By Stan Welch
The quick action by both Anderson County and the Anderson County Transportation Committee to prioritize road projects and get them out for bids as soon as possible paid significant dividends when the state released additional monies to the various counties, according to some of the players in the process.
Anderson County Deputy Administrator and Public Works Director Holt Hopkins said that the close working relationship between the County, ACTC and consultant CoTransCo was essential in being able to take advantage of a somewhat depressed paving industry.
“As soon as the Anderson County Transportation Committee (ACTC) heard that there would be extra money coming to them, they started meeting in August, trying to get a list put together. They received the final number and instructions from the SCDOT on how this was to be spent in October,” Hopkins said. “In November they settled on a final list and allowed the engineering firm, CoTransCo, to go to work putting the bid documents together. The contract was awarded in March ahead of all the other Counties. CoTransCo is convinced, and I agree, that we got the best prices because there was little to no work available at the time the ACTC contract was bid out.”
“On the County side, County Council got ahead of others by approving their paving list in July of last year, allowing staff to ask the ACTC for additional funds to go with the County funds,” according to Hopkins. “The ACTC approved $1.5M in August. This accelerated schedule allowed us to bid out our contract in the fall and award it before Christmas. I believe we received very competitive prices too, because we bid it out so early. We suspected it was important to get out early, because the recession forced the asphalt companies in the area to cut back, significantly reducing the capacity of the Upstate’s asphalt industry. “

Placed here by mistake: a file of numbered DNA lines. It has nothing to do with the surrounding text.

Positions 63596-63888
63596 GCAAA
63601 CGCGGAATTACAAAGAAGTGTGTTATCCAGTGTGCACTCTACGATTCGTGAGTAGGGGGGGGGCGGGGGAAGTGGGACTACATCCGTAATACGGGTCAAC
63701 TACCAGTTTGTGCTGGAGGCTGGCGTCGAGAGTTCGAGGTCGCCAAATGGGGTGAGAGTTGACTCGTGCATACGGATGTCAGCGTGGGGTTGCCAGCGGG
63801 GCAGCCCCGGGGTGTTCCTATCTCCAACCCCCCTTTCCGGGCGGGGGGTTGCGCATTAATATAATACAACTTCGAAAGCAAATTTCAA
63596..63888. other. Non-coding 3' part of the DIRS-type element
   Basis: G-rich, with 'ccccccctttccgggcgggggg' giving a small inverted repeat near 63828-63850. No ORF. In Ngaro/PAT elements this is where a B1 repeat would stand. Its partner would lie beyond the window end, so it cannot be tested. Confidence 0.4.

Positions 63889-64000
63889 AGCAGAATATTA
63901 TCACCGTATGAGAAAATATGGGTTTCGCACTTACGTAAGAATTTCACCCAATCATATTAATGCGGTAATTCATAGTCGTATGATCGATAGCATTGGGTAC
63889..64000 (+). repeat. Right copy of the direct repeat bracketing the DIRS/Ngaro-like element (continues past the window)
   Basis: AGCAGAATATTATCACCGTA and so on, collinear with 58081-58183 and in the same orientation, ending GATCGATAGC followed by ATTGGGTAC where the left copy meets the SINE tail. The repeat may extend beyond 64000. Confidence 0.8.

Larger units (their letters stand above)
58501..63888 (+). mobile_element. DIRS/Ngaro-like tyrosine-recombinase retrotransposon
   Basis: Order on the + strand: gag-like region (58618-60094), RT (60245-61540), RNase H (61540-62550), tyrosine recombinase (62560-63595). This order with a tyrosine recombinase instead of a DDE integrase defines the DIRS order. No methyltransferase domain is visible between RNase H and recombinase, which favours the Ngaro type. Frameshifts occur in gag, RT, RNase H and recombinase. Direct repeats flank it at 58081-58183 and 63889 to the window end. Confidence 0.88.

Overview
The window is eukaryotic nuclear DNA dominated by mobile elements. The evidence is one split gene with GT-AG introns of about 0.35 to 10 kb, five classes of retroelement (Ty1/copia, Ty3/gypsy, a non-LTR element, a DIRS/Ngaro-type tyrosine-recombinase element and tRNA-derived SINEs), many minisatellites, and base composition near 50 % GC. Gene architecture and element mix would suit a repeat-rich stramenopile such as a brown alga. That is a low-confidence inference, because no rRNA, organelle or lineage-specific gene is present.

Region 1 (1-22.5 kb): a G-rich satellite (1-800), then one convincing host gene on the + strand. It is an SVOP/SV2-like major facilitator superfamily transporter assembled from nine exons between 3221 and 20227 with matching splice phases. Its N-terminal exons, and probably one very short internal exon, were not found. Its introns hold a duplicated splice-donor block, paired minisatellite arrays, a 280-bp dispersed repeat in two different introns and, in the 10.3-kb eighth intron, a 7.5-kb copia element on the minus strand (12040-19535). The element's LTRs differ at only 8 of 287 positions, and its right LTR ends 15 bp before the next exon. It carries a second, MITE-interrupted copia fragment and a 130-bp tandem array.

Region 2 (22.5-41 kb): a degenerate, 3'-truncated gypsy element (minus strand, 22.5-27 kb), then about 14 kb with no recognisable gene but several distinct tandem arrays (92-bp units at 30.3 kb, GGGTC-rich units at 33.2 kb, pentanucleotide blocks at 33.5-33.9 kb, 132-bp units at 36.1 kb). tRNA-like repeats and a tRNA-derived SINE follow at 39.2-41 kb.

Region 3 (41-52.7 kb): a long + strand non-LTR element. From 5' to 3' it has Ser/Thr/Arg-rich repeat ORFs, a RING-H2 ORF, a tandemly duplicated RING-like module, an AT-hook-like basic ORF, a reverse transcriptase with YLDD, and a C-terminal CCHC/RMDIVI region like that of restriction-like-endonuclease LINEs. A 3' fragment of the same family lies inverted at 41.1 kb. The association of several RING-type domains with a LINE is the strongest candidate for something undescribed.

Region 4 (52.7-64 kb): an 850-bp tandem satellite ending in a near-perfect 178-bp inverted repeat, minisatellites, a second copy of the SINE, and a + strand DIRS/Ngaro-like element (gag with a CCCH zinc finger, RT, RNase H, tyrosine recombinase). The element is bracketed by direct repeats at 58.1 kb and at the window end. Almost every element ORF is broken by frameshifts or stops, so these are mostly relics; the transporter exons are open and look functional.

Hopkins also credits the ACTC for their timely efforts to get the list of projects assembled and approved. CoTransCo was brought on board last year to address the needs of the county in terms of roads and bridges, and to facilitate such efforts.
In a brief memo to the ACTC, CoTransCo’s Jeff Hildebran provided some details about the way events played out, and the savings that resulted from the swift response by all the parties involved.
“Anderson was the first in the state to accept bids on the H-4230 State Secondary Road Resurfacing One time allocation. Of the 46 CTC’s across the state only 19 are Self Administered like Anderson. Only 4 of these counties have put their H-4230 road projects out to bid. It is my understanding that none of the CTC’s that allow the SCDOT to administer have their contracts out to bid.”
“The roads selected by the ACTC are roads that really needed attention and were not eligible for Federal Matching Funds. These roads require more then simple patching and paving; most need to be totally reclaimed and rebuilt. Therefore, they cost more per mile to rehabilitate and then pave.
Anderson received bids on March 16th at an average cost of around $330,000/ 2 lane road mile. Five days later, Greenville CTC accepted its bids on their H-4230 roads at an average cost of $491,000/ 2 lane road mile.”
“Based on conversations with King Asphalt, F&R Asphalt and Ashmore (now Rogers Group) they all are at capacity from either a pure asphalt/reclamation availability or from the inability to hire more qualified workers that can perform the necessary work.”
“Either way, Anderson benefited greatly from being the first CTC out of the gate on getting a contract locked in. As a little background, the SCDOT put over $55 million dollars in resurfacing contracts on the street in the 4th quarter of 2015,” it states.
“This, in addition to all the private work on developments and commercial construction has put a squeeze on the contractors. Hope this helps everyone get a clearer picture of how things are going.”